kana learns to buy CIP

Discussion in 'Commercial Property' started by kana, 11th Sep, 2013.

  1. kana

    kana Grasshopper

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    Hi hi,

    I have zilch experience with CIP's and hopefully this thread evolves over time to help others like me.

    My goal is to get good at conducting due diligence (also referred to as DD on the forums)

    Here's my plan:

    1. Search for CIP's in Melbourne in the <$500k range
    2. Pick some that I like based on a combination of Location, Yield, Tenant and Gut Feel
    3. Review all the info that I can get from the agents
    4. Draft a purchase offer with a price
    I'll post them up as case studies for people to look at and comment on. Since this thread is going to be a work in progress, I'll try and post updates at least once a day.
     
  2. cu@thetop

    cu@thetop Member

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    Looking forward to the thread.
    The lease is the most important part of a tenanted commercial property IMHO. The agent must supply a full copy for you to first review and understand before committing to a contract.

    Good Luck. There are a couple of posters who are a wealth of knowledge as regards these matters.
     
  3. MTR

    MTR Bling Bling

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    Good Grasshopper:)
    I am interested in following this thread
     
  4. D.T.

    D.T. Property Lookerafterer

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    Do you normally have an advisor / professional review the lease for you or do you understand it? If the former, who would that be, a conveyancer, a property lawer, etc?
     
  5. Aaron_C

    Aaron_C Finance Broker

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    A property lawyer will have to go through it with you who specialises in this area. However, it requires commercial acumen to make it work.
     
  6. kana

    kana Grasshopper

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    Cip 1

    I'll post updates as this progresses

    --------
    11/09/2013

    This one is a small retail joint. It had a good feel to it because the tenant seems to enjoy what they do and have good feedback - which is a good thing for sustained, steady rental payments I guess.

    SMS sent to the REA (Real Estate Agent) requesting a copy of the lease - decided cu@thetop's advice was as good a place as any to start. And it makes sense from a filtering perspective. Waiting for them to get back to me.
     
  7. kana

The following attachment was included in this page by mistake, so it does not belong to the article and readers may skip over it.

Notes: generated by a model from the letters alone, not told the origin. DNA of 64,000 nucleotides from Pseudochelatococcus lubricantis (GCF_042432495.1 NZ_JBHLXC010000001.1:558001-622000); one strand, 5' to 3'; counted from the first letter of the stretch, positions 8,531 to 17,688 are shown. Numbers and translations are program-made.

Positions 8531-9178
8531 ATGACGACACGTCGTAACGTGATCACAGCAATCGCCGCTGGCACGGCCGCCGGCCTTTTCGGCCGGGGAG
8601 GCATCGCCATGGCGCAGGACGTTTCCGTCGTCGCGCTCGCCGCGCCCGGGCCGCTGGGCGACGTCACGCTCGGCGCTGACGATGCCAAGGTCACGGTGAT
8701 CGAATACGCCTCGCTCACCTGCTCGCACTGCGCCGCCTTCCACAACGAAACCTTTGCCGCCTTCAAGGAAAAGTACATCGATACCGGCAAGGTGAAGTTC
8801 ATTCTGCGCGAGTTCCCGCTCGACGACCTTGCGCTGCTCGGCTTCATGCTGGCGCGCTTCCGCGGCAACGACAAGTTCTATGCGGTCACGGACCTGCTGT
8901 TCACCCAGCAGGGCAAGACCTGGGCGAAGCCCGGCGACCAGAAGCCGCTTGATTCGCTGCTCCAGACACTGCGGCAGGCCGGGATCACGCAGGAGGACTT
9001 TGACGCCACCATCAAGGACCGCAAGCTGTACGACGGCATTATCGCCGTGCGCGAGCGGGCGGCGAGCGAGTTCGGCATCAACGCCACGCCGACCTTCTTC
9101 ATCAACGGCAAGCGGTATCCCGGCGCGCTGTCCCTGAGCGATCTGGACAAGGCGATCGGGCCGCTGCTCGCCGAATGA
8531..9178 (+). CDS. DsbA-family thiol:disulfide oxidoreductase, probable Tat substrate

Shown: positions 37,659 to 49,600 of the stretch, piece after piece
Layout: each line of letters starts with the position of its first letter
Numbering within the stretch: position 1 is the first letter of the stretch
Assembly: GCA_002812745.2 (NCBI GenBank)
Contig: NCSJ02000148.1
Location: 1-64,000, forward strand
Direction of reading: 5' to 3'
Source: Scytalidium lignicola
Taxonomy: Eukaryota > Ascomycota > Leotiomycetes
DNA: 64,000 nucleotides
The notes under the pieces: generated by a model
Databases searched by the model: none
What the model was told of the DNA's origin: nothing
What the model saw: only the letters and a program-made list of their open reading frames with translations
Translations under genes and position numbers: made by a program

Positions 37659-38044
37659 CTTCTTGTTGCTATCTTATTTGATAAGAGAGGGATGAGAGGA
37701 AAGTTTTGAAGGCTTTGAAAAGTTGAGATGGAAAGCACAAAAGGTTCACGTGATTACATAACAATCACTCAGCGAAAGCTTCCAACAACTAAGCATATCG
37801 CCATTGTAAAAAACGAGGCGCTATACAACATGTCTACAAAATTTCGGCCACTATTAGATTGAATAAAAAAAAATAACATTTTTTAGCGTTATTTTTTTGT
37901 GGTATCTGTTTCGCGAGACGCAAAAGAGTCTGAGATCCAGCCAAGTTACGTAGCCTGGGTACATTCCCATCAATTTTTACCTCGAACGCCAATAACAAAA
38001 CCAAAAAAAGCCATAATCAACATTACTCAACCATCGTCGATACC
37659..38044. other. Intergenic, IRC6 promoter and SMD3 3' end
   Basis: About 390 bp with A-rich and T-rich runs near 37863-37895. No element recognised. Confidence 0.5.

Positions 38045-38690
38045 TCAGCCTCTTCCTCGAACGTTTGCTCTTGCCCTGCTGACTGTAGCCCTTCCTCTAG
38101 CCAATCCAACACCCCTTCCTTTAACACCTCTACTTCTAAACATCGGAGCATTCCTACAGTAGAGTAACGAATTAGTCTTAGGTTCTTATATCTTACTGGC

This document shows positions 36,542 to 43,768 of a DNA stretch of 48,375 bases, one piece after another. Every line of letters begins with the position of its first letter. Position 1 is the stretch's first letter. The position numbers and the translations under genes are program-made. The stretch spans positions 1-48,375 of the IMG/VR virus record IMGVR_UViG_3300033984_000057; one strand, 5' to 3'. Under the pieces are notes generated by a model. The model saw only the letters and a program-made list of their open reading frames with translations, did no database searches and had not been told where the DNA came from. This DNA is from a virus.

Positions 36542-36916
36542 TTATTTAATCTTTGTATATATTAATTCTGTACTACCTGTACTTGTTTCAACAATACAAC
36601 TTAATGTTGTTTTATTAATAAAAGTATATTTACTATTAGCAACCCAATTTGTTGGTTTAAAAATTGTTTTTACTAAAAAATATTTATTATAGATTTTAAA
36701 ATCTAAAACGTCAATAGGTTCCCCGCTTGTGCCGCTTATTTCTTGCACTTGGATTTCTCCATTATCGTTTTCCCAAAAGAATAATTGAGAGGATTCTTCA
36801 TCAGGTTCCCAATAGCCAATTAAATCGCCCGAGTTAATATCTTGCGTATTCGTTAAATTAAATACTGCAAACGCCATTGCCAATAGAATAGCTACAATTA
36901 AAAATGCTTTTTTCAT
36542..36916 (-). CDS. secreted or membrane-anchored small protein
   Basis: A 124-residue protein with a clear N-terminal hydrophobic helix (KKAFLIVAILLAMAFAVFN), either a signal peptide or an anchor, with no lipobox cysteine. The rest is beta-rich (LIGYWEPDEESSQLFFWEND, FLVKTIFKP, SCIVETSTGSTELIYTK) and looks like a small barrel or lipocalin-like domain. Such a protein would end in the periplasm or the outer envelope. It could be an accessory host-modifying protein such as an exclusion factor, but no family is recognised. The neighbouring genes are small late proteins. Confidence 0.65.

kana Grasshopper

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    Cip 2

    I'll post updates as this progresses

    ------------
    11/09/2013

    This one looks like some sort of storage/showroom area for bulk goods. I like the location. It has it's own parcel of land.

    SMS sent to the REA (Real Estate Agent) requesting a copy of the lease - Got a call back saying that the place is vacant :( and that the listing was incorrectly placed showing 'Tenanted'.

    I'm not sure where to go from here. For the sake of education, I'm thinking I might call back and request for a copy of past rental receipts? Or would they need me to make a formal offer first before they invest any time into giving me documentation. That raises the question of how I can make an offer without seeing the receipts... Suggestions?
     
    Last edited: 11th Sep, 2013
  8. kana

    kana Grasshopper

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    Cip 3

    I'll post updates as this progresses

    --------------------------
    11/09/2013

    Another small retail joint. The location is great for foot traffic. The business seems a bit seasonal. Cheapest asking price of the four and lowest net yield. Though I'm not sure if I'm calculating it correctly (Annual rent/Asking Price) Anyways, this one probably needs a bit of work and potentially asking for vacant possession because I think the space could be put to better use to generate better rental. But that would mean having to think about what other tenant could use it and then having to go through the process of finding interested parties.

    SMS sent to the REA (Real Estate Agent) requesting a copy of the lease - Agent got back to me and said will email Sec 32 and copy of the lease.
     
    Last edited: 11th Sep, 2013
  9. kana

    kana Grasshopper

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    Cip 4

    I'll post updates as this progresses

    --------------------------
    11/09/2013

    This one's interesting. It's a retail joint but with permits to build an apartment on top and keep the ground floor for commercial use. The location's alright and I think it might have value. Of course, it would mean delaying cash flow at some point to do the development and realise that value.

    SMS sent to the REA (Real Estate Agent) requesting a copy of the lease and permits/plans
     
    Last edited: 11th Sep, 2013
  10. kana

    kana Grasshopper

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    Lessons/Notes/Checklist

    To try and keep all the gems on the first page of this thread. Will update as we chug along.

    post count +1 :p
     
  11. cu@thetop

    cu@thetop Member

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    Well I'm a lawyer so I've got a bit of an inside track here. The usual lease is about 30 pages long. A good starting point is to read the whole thing and ask if you can answer the following questions (only a few as I'm a bit tired but we can add to them):
    What is the rent?
    How is it reviewed throughout the lease?
    How is it reviewed if an option is exercised?
    If a "market review" do you understand the process where a dispute arises as the landlord thinks market rent is one thing and the tenant thinks it is lesser?
    Who pays for the outgoings?
    What are the Outgoings?
    How long is the lease and how many options are there?
    Who fixes the aircon/electric rollerdoor if it breaks?